on both the variety of the nation’s religions and the unanimity of their
reaction to the slaughter. The Austin American-Statesmen registered
this in its brief coverage of a prayer service at the Texas Capitol on the
afternoon of September 11. "In a show of America’s spiritual strength
in the face of tragedy, Muslims, Jews, Christians, Buddhists, Unitarians,
and Hindus stood together in prayer on the state Capitol steps today."
In fact, in the course of the crisis American religious diversity
received a new, and perhaps decisive, level of recognition. The cast of
religious leaders summoned to the White House and to lead the memorial
services organized and sanctioned by the government at the National
Cathedral and at Yankee Stadium offered up a showcase of world religions.
Henceforth, when religion is presented to the American public, the picture
will include Hindus, Muslims, Buddhists, and Sikhs as well as Protestants,
Catholics, and Jews.
While the actual proportion of Hindus, Muslims, Buddhists, and Sikhs in
the population is still quite small, the important thing is that the
"ecumenical" face of religion in America has now shifted to
reflect an "interfaith" reality.
There’s more to this than the simple act of greater inclusion. It also
means that in the future religious groups will pull fewer punches in their
public religious discourse. The old rules, shaped during the decades of the
20th century when "interfaith" was limited to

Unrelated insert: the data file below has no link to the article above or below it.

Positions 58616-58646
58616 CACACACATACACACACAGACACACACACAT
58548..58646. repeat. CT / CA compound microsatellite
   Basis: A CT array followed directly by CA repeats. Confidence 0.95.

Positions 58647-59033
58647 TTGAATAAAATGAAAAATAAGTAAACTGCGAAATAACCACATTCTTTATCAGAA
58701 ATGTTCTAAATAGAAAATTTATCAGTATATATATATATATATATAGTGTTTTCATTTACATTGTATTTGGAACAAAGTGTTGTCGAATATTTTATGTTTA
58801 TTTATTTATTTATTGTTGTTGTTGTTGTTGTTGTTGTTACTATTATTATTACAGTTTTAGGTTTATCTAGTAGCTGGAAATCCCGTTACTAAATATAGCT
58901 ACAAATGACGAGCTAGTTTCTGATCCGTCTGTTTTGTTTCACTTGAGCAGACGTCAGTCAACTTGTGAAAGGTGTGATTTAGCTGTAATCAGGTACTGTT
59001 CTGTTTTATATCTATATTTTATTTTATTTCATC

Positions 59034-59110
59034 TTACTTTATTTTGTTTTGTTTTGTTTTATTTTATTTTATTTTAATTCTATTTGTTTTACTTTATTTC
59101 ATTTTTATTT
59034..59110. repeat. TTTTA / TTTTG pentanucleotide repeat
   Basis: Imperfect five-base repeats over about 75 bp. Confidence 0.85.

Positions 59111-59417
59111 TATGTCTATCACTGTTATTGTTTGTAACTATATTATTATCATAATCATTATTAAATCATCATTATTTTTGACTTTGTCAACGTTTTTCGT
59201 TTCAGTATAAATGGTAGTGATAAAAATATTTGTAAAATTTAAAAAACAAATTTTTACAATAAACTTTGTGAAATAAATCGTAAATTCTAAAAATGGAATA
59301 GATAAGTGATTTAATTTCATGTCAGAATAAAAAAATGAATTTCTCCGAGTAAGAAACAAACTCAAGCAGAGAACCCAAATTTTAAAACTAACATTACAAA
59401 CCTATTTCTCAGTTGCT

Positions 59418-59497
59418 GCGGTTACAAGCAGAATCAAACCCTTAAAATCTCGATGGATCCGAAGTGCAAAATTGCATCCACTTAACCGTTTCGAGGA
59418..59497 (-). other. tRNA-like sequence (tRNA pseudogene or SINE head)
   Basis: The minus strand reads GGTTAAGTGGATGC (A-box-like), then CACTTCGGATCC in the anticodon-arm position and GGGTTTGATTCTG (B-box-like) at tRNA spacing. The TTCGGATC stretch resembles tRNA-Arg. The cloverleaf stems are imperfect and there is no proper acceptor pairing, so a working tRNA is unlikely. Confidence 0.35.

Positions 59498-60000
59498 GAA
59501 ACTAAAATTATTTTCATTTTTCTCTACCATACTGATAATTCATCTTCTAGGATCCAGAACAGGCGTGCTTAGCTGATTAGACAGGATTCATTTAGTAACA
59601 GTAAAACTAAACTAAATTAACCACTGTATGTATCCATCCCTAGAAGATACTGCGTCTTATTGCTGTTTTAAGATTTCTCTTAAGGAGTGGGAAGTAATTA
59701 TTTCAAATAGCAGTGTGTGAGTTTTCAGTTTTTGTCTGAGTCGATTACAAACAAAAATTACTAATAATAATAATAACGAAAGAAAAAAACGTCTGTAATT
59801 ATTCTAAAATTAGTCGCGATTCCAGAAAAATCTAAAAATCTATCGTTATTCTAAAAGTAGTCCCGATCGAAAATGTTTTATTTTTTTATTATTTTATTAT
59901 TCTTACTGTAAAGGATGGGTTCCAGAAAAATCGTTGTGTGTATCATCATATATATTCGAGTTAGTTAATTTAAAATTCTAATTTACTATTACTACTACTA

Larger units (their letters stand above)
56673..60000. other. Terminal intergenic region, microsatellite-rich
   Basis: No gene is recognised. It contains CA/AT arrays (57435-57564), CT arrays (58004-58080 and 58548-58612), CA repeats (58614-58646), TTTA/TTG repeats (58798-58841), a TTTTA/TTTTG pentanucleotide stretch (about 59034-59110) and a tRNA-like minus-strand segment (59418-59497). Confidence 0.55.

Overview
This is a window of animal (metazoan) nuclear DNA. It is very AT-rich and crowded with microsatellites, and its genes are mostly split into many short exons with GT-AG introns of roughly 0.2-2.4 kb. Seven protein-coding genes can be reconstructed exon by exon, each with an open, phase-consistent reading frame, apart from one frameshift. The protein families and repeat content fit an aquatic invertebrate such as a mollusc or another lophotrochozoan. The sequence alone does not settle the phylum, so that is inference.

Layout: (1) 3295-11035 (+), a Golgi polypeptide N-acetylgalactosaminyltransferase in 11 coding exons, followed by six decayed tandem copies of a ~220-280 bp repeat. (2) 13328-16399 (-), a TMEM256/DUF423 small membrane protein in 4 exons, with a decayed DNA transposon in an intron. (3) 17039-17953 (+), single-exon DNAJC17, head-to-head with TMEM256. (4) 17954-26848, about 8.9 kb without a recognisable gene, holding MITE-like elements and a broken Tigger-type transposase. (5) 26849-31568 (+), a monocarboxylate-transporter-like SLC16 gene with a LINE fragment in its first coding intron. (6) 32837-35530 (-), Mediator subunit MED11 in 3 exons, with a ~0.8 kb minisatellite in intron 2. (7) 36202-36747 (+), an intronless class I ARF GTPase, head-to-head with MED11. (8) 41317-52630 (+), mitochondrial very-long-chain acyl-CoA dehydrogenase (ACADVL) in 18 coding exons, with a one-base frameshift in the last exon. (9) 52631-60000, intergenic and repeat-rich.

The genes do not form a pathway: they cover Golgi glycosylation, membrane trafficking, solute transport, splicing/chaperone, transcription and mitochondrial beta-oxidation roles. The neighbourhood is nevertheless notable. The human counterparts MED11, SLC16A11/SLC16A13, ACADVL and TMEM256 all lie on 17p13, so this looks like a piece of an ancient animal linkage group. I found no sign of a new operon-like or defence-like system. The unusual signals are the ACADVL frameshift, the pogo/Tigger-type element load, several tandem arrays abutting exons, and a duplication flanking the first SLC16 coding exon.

Christians and Jews, permitted generalized invocation of the deity at public
events but discouraged things like prayer to and in the name of Jesus. That
was particularist bad manners. But now, that’s the old paradigm.
The new approach was on display at the National Service of Prayer and
Remembrance held on September 14 at the National Cathedral in Washington.
Shaped by the Episcopal clergy and the White House staff, the service
demonstrated that in the interfaith setting, the only thing required is
comity—no direct criticism of other groups. Otherwise all can do their own
thing with their own little slice of an event.
So, when the Rev. Kirbyjon Caldwell, a Methodist pastor from Houston and
a close friend of President Bush, offered a prayer for the nation’s
leadership, he closed it by saying—live on ABC News and other broadcast
outlets—"Respecting persons of all faiths and traditions, I humbly
submit this prayer in the name of Jesus the Christ, Amen."
Muzammil H. Siddiqi, imam of a large Islamic center in Southern
California and president of the Islamic Society of North America, held the
designated Muslim slot. So he quoted the Koran and prayed in Arabic. When
Rabbi Joshua Haberman followed Siddiqi, he began his invocation with a
reference to the Book of Lamentations in the Hebrew Scripture.
But the group truly unfettered by the interfaith reality was American
Protestantism. The frame of the service was a generic Protestant one,
including scripture readings drawn exclusively from the New Testament, a
performance of the "Lord’s Prayer" and hymns like "Oh God
Our Help in Ages Past," "A Mighty Fortress is Our God," and
"My Shepherd Will Supply My Need" mixed in with civil religious
anthems like "America the Beautiful," "God Bless
America," and the "Battle Hymn of the Republic."
The Episcopal clergy presiding at the National Cathedral showed some
inclination toward the old "ecumenical speak," but the new
specificity kept erupting. The Rev. Nathan Baxter, dean of the cathedral,
for example, invoked the "God of Abraham, Mohammed, and Father of our
Lord Jesus Christ"—an inclusive, unwieldy, and theologically unstable